Pregnancy Discrimination Act
Discriminating against a woman because she’s pregnant is a mistake employers can’t afford to make. In 2014, the EEOC received 3,400 pregnancy discrimination complaints, resulting in damages of $14.4 million. That figure doesn’t even include the cases that made it to court.
The Pregnancy Discrimination Act (PDA) of 1978 prohibits discrimination on the basis of “pregnancy, childbirth and related medical conditions.” Employers can’t deny a woman a job or a promotion merely because she’s pregnant or has had an abortion. Nor can you fire her because of her condition or force her to go on leave as long as she’s physically capable of performing her job.
In short, the law requires that pregnant employees be treated the same as other employees on the basis of their ability or inability to work. That means you must provide the same accommodations for an expectant worker that you do for any employees unable to perform their regular duties. For example, if you provide other work for an employee who can’t lift heavy boxes because of a bad back, you must make similar arrangements for a pregnant worker.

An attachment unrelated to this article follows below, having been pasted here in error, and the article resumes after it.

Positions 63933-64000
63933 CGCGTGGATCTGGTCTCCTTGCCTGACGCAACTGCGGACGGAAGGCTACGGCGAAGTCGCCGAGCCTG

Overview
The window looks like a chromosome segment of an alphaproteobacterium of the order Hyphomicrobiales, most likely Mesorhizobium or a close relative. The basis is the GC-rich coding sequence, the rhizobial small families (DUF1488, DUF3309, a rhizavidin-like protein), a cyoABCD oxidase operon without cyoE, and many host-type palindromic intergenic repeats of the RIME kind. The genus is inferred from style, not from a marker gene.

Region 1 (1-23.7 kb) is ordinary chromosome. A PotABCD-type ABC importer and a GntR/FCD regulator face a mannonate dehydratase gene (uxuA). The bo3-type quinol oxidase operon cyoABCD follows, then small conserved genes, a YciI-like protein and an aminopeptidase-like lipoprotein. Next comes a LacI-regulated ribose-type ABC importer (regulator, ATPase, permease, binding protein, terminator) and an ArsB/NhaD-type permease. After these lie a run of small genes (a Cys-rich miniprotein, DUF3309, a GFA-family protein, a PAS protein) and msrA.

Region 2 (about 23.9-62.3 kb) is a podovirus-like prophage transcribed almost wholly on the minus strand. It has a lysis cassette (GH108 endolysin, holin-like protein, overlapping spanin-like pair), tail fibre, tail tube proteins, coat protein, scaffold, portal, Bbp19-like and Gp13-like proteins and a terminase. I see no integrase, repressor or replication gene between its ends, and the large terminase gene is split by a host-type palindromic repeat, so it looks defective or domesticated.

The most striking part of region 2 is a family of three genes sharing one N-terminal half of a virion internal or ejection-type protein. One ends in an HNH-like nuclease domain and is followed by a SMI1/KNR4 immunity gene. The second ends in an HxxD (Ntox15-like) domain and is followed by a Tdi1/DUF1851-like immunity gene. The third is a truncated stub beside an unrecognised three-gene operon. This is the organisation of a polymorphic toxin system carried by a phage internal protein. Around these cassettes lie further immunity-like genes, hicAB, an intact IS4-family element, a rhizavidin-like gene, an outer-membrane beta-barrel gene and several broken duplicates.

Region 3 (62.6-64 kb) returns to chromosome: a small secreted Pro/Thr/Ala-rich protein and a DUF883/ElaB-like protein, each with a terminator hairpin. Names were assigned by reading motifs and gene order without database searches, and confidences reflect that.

Employers that use light-duty programs to cut workers’ compensation costs often make one big legal mistake: They haphazardly apply their policies, allowing some employees to take light-duty jobs, but not others. That inconsistency is the fastest way to trigger discrimination lawsuits from employees who need light-duty positions temporarily for other reasons, such as some pregnant women.
Case in point: Three months into her job as a truck driver for Swift Transportation, Amanda Reeves got pregnant. Her doctor restricted her from lifting. Because Reeves’ job required heavy lifting, the company sent her home and eventually fired her because it had no work for her. (She didn’t qualify for FMLA leave.) Reeves had demanded one of the light-duty jobs reserved for employees on workers’ comp, but the company refused. She sued for pregnancy discrimination, but the court tossed out her case.